I hear only One voice, not three, and it is the Lord’s!
The rebellious heart seeks
to avoid submission.
What of receiving the Spirit? Luke says that God will give the Holy
Spirit to them who ask. But asking in itself, as we have already seen,
is not always enough. Do you not think Philip would have gladly imparted
the Spirit to the Samaritans if he could (Acts 8:5-17)? Why did the Samaritans
not ask for themselves? Peter and John, having heard that the Samaritans
had not received, came down and laid hands on them to receive the Spirit.
God has His order of things.
The religious nominal Christians like to speak of the priesthood of
the believer; they treasure their independence and claim that they can
go to the Father directly, without the mediation of any other. This is
an over-reaction to the tyranny of the Catholic Church, which abused
and perverted principles of truth for their own ends. It is also the
reaction of a rebellious heart that seeks to avoid submission and does
not wish to acknowledge the need of another, especially, and in essence,
ironically, God Himself.
And what of the laying on of hands in prayer? The elders prayed over
the sick, Peter and John laid hands on the Samaritans, Paul laid hands
on the Ephesians to receive the Spirit, Jairus asked Jesus to lay hands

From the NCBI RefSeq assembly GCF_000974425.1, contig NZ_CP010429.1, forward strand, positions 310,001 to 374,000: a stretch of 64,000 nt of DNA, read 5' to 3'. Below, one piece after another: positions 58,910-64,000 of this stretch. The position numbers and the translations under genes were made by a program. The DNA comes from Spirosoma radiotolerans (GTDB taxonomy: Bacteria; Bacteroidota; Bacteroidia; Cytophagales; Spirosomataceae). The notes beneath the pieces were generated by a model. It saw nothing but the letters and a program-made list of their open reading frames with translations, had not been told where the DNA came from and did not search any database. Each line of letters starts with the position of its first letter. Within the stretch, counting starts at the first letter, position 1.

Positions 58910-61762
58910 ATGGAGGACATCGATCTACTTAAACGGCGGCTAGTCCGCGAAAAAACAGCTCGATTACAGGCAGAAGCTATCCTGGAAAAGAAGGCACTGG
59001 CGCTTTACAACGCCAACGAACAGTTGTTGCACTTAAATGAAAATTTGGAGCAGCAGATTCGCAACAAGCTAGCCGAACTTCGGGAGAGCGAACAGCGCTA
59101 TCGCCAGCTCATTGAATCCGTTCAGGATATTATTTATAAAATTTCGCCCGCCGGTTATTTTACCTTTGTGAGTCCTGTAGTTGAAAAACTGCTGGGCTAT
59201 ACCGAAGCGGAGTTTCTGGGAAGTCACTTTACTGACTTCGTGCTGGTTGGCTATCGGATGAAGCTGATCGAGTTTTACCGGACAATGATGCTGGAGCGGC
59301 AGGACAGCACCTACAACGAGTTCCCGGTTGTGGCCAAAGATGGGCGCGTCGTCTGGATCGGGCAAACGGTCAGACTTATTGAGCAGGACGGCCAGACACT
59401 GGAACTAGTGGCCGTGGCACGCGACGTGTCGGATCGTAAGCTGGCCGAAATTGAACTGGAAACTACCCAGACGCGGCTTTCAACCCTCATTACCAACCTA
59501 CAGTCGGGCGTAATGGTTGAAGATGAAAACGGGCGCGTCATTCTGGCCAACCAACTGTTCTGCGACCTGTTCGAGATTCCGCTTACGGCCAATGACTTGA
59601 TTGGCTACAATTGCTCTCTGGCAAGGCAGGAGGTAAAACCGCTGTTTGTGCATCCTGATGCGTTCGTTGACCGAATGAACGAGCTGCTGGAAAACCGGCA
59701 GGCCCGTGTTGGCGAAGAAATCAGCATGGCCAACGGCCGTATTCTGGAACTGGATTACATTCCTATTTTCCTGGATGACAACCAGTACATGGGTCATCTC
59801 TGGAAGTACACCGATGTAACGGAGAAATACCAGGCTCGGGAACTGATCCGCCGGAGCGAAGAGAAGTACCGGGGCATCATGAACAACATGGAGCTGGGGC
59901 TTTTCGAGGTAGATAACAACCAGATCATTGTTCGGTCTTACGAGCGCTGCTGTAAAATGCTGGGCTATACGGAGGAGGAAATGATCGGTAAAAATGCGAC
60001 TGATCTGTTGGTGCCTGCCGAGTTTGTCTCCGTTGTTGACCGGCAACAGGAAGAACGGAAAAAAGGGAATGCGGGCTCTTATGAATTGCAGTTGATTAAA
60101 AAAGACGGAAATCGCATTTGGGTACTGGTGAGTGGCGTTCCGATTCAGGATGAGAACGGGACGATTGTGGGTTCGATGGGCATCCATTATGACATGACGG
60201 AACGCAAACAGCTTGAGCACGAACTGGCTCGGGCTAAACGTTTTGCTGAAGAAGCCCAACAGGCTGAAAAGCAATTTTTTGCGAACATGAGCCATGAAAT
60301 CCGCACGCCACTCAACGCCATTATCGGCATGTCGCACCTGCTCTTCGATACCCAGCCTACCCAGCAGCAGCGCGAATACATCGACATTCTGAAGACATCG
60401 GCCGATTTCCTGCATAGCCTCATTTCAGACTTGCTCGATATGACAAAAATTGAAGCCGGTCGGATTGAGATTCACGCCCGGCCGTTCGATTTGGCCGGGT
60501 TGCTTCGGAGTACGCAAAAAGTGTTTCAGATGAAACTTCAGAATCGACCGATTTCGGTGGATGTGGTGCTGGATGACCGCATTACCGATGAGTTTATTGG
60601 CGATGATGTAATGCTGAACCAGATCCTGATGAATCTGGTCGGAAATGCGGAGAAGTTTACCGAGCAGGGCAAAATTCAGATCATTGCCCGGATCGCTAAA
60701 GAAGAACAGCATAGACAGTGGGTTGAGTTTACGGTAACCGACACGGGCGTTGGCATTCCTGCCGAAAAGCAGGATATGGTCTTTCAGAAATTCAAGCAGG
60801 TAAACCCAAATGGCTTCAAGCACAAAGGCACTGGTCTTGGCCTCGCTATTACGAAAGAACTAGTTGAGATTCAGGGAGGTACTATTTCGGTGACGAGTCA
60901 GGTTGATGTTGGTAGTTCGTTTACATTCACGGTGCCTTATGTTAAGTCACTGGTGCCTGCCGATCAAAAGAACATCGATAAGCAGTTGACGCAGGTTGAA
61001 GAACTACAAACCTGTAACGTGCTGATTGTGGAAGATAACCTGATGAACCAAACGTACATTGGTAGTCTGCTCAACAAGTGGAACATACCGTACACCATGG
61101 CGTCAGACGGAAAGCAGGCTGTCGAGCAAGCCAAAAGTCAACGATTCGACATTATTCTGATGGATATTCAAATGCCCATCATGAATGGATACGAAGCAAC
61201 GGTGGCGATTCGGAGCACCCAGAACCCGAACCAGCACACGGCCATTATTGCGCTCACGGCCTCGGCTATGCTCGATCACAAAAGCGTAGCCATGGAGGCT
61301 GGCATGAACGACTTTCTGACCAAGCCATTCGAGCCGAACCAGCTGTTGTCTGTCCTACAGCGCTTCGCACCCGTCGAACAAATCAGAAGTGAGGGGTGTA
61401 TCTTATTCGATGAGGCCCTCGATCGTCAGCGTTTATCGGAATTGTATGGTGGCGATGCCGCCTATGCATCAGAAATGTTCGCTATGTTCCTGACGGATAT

on his daughter, and Paul reminded Timothy of the gift imparted to him
by the laying on of hands by the elders. Obviously God sanctioned such
a practice, though it was not always required. Jesus did not lay hands
on all He healed. Cornelius and the Gentiles received the Spirit without
the laying on of hands, though Peter had to come and preach to them.
But God leads His servants as He wills and they are found doing what
We are admonished to be reverent
and not careless in the presence of God.
Prayers (requests) are often, if not always, inspired by God. I ask
because I am given to ask and, if given so, I will receive. The question
is, “Is it my request or is God giving me to ask?” This we
learn by the Spirit of God. If it is a request of the flesh (which is
always contrary to God), it won’t be answered, or if it is answered,